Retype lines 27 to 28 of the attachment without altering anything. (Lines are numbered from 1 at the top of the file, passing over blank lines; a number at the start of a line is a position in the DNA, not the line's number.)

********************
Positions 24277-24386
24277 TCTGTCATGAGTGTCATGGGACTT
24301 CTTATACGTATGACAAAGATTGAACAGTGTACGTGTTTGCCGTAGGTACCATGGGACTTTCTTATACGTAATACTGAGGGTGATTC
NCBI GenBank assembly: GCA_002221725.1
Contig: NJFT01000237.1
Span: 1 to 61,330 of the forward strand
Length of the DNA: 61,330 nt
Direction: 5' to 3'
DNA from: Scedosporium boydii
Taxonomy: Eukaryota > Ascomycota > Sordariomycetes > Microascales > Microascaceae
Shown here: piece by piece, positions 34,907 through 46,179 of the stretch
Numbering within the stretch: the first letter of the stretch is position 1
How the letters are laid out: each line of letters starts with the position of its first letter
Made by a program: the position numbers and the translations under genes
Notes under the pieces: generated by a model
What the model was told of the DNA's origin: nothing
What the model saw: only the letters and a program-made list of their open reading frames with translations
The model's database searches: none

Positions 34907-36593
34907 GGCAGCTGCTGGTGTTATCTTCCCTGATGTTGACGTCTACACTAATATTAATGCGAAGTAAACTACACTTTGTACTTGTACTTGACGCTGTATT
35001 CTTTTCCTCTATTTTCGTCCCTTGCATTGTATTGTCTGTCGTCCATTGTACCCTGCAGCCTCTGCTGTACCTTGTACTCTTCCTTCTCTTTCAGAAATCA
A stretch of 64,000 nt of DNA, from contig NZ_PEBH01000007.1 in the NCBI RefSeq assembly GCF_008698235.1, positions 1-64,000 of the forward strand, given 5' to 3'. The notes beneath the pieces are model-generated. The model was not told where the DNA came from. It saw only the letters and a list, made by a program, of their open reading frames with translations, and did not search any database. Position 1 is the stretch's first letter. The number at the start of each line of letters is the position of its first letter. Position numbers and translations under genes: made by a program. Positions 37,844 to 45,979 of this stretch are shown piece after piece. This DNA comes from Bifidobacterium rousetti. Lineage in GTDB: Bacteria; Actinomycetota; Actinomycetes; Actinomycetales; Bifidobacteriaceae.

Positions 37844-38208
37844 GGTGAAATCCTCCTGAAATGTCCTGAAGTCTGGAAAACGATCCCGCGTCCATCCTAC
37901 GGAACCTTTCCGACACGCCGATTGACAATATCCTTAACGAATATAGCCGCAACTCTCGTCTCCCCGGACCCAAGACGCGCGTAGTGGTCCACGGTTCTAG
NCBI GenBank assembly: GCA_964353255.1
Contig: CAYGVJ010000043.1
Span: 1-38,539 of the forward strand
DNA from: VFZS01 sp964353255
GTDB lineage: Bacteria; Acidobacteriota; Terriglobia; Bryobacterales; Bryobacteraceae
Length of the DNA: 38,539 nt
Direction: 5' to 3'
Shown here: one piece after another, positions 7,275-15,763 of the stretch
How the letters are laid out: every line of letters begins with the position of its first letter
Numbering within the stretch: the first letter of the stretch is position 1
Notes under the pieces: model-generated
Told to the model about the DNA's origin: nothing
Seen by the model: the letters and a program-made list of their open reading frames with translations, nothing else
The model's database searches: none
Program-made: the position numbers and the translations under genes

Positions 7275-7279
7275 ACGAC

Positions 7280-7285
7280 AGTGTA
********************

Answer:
Contig: CAYGVJ010000043.1
Span: 1-38,539 of the forward strand